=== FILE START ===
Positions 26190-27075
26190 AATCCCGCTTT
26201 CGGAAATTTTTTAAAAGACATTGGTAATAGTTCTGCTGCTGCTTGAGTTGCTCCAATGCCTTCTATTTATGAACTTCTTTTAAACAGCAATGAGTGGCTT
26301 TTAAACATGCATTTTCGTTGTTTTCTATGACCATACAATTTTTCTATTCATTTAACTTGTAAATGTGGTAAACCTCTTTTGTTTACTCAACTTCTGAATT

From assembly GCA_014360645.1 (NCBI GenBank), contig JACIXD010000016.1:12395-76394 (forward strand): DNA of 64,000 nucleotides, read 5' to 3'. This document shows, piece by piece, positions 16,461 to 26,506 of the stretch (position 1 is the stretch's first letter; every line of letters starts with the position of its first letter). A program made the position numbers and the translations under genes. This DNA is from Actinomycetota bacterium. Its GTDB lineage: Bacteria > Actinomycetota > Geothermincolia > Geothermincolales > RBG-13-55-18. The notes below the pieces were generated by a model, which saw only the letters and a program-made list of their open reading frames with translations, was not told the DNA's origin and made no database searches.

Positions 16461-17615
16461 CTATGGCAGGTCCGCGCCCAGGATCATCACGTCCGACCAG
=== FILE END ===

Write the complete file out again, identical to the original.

Positions 26190-27075
26190 AATCCCGCTTT
26201 CGGAAATTTTTTAAAAGACATTGGTAATAGTTCTGCTGCTGCTTGAGTTGCTCCAATGCCTTCTATTTATGAACTTCTTTTAAACAGCAATGAGTGGCTT
26301 TTAAACATGCATTTTCGTTGTTTTCTATGACCATACAATTTTTCTATTCATTTAACTTGTAAATGTGGTAAACCTCTTTTGTTTACTCAACTTCTGAATT

From assembly GCA_014360645.1 (NCBI GenBank), contig JACIXD010000016.1:12395-76394 (forward strand): DNA of 64,000 nucleotides, read 5' to 3'. This document shows, piece by piece, positions 16,461 to 26,506 of the stretch (position 1 is the stretch's first letter; every line of letters starts with the position of its first letter). A program made the position numbers and the translations under genes. This DNA is from Actinomycetota bacterium. Its GTDB lineage: Bacteria > Actinomycetota > Geothermincolia > Geothermincolales > RBG-13-55-18. The notes below the pieces were generated by a model, which saw only the letters and a program-made list of their open reading frames with translations, was not told the DNA's origin and made no database searches.

Positions 16461-17615
16461 CTATGGCAGGTCCGCGCCCAGGATCATCACGTCCGACCAG